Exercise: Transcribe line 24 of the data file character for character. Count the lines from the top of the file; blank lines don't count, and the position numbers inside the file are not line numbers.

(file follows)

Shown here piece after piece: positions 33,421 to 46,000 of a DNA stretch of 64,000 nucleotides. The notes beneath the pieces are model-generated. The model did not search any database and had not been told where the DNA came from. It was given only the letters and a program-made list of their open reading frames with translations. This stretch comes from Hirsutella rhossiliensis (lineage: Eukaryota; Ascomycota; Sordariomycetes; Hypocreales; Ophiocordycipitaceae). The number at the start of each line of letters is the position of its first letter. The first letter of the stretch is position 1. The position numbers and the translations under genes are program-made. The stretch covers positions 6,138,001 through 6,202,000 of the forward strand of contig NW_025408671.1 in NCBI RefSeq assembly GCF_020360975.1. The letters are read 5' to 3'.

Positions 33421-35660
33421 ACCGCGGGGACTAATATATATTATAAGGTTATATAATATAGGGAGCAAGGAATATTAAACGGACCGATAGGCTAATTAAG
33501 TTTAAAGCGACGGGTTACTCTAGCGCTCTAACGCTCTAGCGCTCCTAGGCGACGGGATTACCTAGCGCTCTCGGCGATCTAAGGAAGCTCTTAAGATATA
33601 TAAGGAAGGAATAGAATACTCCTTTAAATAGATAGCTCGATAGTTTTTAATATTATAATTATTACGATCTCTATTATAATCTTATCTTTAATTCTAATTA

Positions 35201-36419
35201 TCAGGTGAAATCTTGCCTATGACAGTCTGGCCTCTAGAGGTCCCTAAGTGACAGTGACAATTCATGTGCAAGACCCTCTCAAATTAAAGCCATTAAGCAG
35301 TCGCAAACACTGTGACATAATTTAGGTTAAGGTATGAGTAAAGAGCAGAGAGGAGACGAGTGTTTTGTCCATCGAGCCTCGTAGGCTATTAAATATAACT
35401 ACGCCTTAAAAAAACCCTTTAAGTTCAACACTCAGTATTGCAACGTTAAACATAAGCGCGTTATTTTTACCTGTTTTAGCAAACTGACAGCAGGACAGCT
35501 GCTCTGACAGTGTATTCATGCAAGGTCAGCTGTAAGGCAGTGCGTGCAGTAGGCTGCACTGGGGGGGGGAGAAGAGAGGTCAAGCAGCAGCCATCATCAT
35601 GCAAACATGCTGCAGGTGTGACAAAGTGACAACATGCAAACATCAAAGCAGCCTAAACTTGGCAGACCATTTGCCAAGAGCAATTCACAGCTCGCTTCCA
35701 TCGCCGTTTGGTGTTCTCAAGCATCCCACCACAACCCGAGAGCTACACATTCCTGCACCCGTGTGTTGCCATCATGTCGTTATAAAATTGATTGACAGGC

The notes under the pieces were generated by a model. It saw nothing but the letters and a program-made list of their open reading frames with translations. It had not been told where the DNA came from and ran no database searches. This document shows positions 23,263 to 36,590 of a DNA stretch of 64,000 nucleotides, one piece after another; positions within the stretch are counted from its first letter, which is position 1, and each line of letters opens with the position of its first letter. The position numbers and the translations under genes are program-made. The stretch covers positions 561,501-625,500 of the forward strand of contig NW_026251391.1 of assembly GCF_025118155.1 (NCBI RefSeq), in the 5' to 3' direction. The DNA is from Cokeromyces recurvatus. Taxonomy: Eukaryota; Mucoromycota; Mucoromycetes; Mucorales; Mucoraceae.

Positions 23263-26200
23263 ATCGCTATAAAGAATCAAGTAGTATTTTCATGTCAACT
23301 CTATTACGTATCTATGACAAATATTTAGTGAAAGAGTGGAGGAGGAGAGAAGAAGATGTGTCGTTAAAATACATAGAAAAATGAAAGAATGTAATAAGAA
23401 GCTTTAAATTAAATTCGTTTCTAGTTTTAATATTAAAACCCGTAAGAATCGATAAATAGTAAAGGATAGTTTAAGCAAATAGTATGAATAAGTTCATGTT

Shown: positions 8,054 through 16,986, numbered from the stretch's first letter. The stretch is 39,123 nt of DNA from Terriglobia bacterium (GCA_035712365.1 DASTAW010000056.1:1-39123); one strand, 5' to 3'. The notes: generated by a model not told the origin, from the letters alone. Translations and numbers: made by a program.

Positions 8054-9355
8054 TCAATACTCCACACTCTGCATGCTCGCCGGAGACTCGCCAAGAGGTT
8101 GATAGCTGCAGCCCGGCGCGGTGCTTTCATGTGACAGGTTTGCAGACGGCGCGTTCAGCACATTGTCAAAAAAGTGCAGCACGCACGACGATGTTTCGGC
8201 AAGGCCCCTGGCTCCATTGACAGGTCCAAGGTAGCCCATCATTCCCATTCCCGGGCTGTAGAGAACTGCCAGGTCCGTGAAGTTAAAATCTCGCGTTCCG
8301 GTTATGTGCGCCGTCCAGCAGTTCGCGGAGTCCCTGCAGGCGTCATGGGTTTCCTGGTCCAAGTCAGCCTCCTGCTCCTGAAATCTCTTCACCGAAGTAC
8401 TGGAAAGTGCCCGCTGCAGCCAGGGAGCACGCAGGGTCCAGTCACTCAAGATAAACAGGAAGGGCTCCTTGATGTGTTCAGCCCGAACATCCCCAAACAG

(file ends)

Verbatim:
8401 TGGAAAGTGCCCGCTGCAGCCAGGGAGCACGCAGGGTCCAGTCACTCAAGATAAACAGGAAGGGCTCCTTGATGTGTTCAGCCCGAACATCCCCAAACAG